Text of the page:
Ranbaxy Laboratories Ltd vs. CIT (Delhi High Court)
January, 06th 2012
AOs self-determination of ALP without referring to TPO is erroneous & prejudicial to interests of revenue
The assessee entered into international transactions with its AEs, the value of which exceeded Rs. 5 crores. The AO passed an order u/s 143(3) in which he recorded the finding that he had examined the transactions and found them to be at arms length and no transfer pricing adjustment was required to be made. The CIT thereafter passed an order u/s 263 on the ground that in view of Instruction No. 3 of 2003 dated 20.5.2003, the AO ought to have referred the issue to the TPO instead of himself determining the arms length price of the transactions and that the assessment order was consequently erroneous and prejudicial to the interests of the revenue. On appeal, the Tribunal (114 TTJ (Del) 1) upheld the revision order. On further appeal by the assessee, HELD dismissing the appeal:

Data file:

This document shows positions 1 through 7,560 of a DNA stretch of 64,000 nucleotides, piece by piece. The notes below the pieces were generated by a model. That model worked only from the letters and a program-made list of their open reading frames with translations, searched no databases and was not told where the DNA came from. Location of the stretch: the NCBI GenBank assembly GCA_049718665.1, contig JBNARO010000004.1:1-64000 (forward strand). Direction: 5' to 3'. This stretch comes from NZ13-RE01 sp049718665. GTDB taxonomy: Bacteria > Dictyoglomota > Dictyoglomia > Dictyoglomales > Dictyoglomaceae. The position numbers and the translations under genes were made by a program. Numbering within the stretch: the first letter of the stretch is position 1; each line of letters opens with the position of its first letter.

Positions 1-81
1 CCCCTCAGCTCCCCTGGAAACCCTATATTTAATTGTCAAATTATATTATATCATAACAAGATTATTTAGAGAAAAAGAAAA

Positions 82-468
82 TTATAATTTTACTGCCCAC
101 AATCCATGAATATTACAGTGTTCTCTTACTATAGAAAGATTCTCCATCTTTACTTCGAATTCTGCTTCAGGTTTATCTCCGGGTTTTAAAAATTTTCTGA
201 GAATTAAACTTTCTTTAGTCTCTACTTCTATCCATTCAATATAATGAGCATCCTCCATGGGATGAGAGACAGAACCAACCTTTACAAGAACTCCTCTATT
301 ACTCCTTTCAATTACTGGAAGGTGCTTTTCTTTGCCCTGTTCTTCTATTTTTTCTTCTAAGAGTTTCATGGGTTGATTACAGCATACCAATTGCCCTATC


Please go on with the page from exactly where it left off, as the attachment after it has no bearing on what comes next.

Though s. 92CA enables the AO to refer an international transaction to the TPO if he considers it necessary or expedient to do so, Instruction No. 3 dated 25.5.2003 makes it mandatory for the AO to make a reference to the TPO if the aggregate value of the international transaction exceeds Rs. 5 crores. This Circular, having been issued u/s 119, is binding on the AO. The AO ought to have referred the matter to the TPO having regard to the fact that Specialized Cell was created to deal with complicated and complex issues arising out of the transfer mechanism. The AOs omission to follow the binding Circular amounted to making assessment without conducting proper inquiry and investigation and resulted in the order becoming erroneous and prejudicial to the interest of the Revenue. The observations in Sony India 288 ITR 52 (Del) (while upholding the constitutional validity of the aforesaid Circular) that the said Circular was a Guideline which did not take away the discretion of the AO was made in a different context.